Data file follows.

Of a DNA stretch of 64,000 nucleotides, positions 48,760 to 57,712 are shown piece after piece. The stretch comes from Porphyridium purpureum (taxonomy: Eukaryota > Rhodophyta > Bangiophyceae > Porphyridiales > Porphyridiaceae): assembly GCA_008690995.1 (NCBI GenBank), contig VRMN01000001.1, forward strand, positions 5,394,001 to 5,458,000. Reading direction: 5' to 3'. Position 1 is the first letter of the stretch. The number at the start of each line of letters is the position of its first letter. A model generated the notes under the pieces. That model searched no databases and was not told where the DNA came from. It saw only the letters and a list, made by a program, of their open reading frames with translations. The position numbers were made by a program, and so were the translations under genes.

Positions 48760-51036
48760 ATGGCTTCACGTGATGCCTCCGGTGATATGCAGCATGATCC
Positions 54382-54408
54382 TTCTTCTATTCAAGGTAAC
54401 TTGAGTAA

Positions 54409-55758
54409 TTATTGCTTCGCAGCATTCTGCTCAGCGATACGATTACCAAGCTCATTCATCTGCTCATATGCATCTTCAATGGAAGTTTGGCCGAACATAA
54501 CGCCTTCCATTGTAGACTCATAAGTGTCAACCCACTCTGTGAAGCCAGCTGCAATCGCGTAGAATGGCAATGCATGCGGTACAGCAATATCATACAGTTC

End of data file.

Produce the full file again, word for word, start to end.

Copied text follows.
Of a DNA stretch of 64,000 nucleotides, positions 48,760 to 57,712 are shown piece after piece. The stretch comes from Porphyridium purpureum (taxonomy: Eukaryota > Rhodophyta > Bangiophyceae > Porphyridiales > Porphyridiaceae): assembly GCA_008690995.1 (NCBI GenBank), contig VRMN01000001.1, forward strand, positions 5,394,001 to 5,458,000. Reading direction: 5' to 3'. Position 1 is the first letter of the stretch. The number at the start of each line of letters is the position of its first letter. A model generated the notes under the pieces. That model searched no databases and was not told where the DNA came from. It saw only the letters and a list, made by a program, of their open reading frames with translations. The position numbers were made by a program, and so were the translations under genes.

Positions 48760-51036
48760 ATGGCTTCACGTGATGCCTCCGGTGATATGCAGCATGATCC
Positions 54382-54408
54382 TTCTTCTATTCAAGGTAAC
54401 TTGAGTAA

Positions 54409-55758
54409 TTATTGCTTCGCAGCATTCTGCTCAGCGATACGATTACCAAGCTCATTCATCTGCTCATATGCATCTTCAATGGAAGTTTGGCCGAACATAA
54501 CGCCTTCCATTGTAGACTCATAAGTGTCAACCCACTCTGTGAAGCCAGCTGCAATCGCGTAGAATGGCAATGCATGCGGTACAGCAATATCATACAGTTC